* The illegality of opioids, amphetamines, cocaine, and cannabis precludes the accurate estimation of how many people use these drugs, how many people are problem users, and what harms their use causes.
* An estimated 149—271 million (2 to 4% of world population) people used an illicit drug worldwide in 2009: 125—203 million cannabis users; 15—39 million problem users of opioids, amphetamines, or cocaine; and 11—21 million who injected drugs.
* Levels of illicit drug use seem to be highest in high-income countries and in countries near major drug production areas, but data for their use in low-income countries are poor.
* Cannabis use is associated with dependence and mental disorders, including psychoses, but does not seem to substantially increase mortality.
* Illicit opioid use is a major cause of mortality from fatal overdose and dependence; HIV, hepatitis C, and hepatitis B infections from unsafe injection practices are important consequences in people who inject opioids, cocaine, or amphetamines.
* Adverse health outcomes such as mental disorders, road-traffic accidents, suicides, and violence seem to be increased in opioid, cocaine, and amphetamine users. To what extent these associations are causal is unclear, because confounding variables are not always controlled and quantification of risk is poor.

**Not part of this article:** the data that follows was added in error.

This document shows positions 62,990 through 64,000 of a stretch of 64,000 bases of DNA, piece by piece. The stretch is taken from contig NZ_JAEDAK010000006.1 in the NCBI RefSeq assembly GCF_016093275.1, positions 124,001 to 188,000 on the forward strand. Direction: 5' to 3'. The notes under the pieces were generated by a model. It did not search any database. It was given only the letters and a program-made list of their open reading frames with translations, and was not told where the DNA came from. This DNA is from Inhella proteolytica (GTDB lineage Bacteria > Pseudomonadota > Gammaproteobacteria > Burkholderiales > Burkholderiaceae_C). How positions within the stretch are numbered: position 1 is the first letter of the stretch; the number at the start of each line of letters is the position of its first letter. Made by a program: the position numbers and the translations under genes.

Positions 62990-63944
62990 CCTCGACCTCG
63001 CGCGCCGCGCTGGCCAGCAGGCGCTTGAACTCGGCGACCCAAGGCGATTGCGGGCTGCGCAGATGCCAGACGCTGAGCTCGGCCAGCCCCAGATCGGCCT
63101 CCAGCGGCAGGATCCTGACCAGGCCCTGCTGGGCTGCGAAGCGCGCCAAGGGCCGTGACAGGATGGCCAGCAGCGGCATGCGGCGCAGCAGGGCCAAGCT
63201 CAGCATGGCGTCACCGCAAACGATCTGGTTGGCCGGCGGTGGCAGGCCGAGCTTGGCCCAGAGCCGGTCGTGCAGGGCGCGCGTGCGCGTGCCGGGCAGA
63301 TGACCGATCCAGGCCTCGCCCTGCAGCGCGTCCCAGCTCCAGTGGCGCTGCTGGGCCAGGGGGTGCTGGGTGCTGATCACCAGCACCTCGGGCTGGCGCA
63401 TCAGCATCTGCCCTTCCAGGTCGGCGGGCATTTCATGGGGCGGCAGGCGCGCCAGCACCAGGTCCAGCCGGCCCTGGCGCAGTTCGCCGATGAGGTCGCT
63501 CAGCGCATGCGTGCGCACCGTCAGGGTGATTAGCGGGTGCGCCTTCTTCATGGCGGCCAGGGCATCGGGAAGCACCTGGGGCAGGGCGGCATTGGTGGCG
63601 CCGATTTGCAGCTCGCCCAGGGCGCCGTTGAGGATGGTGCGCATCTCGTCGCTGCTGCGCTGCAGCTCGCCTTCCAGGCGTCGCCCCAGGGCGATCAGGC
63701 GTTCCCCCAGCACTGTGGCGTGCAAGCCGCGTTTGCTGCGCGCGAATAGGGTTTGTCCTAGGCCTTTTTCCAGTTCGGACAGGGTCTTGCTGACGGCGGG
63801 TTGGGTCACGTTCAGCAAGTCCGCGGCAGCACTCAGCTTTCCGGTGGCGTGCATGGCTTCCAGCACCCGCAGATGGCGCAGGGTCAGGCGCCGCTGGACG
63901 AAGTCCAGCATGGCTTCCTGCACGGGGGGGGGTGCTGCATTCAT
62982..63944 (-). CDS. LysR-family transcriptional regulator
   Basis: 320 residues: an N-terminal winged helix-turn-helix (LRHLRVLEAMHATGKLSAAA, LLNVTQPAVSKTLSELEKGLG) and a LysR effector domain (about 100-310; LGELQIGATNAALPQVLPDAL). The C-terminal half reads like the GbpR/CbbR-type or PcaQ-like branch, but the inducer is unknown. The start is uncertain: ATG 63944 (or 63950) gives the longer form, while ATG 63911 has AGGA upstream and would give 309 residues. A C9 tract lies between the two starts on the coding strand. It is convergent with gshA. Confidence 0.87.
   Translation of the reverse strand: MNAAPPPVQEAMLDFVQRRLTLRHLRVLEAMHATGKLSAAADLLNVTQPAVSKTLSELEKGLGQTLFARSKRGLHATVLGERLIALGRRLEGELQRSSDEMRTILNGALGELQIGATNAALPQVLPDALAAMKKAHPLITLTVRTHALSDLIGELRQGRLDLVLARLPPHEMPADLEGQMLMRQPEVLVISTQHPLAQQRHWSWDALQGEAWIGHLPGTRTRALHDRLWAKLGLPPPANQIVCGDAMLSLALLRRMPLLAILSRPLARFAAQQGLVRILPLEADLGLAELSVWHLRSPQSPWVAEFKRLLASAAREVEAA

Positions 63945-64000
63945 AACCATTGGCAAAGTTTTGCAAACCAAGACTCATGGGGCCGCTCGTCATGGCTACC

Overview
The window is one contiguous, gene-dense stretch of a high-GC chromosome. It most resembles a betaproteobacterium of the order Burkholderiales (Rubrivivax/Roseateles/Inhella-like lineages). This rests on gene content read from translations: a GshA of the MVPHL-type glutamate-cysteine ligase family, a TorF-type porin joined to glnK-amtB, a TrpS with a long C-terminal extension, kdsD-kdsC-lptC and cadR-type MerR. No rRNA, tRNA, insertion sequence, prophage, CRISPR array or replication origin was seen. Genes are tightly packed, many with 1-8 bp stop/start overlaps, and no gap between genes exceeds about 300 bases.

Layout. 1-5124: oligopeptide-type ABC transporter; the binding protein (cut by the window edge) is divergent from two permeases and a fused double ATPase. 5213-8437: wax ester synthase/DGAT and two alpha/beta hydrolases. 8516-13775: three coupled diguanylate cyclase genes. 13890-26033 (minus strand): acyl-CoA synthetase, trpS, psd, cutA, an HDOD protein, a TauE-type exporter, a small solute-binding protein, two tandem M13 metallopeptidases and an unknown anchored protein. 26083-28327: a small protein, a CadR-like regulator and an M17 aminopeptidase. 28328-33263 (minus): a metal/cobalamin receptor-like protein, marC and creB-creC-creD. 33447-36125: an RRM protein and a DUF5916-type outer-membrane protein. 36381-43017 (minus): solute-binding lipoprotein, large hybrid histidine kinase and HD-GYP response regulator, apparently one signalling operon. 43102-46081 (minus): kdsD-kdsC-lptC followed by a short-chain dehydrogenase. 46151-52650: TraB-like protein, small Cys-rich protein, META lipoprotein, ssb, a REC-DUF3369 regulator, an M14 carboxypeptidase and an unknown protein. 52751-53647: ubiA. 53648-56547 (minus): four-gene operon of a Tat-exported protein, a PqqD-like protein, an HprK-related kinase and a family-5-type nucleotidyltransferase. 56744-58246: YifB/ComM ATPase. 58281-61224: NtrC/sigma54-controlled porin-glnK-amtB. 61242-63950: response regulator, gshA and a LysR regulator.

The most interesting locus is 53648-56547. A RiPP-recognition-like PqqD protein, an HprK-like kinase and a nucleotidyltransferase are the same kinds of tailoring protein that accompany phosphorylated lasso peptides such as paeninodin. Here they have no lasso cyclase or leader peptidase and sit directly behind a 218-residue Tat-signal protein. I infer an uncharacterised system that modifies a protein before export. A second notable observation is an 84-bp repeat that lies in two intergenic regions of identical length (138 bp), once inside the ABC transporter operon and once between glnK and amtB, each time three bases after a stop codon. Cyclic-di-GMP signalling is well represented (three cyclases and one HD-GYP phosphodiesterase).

* Global burden of disease estimates suggest that in high-income countries, the contribution of illicit drug use is a substantial proportion of that attributable to alcohol.
* These estimates probably underestimate the true burden because only a few effects of problem use of opioids, cocaine, and amphetamines are included. The global burden of disease 2010 study will address these limitations.
Estimated mortality attributable to injecting or problematic drug use according to several major causes, compared with alcohol and tobacco—2000 Global Burden of Disease comparative risk assessment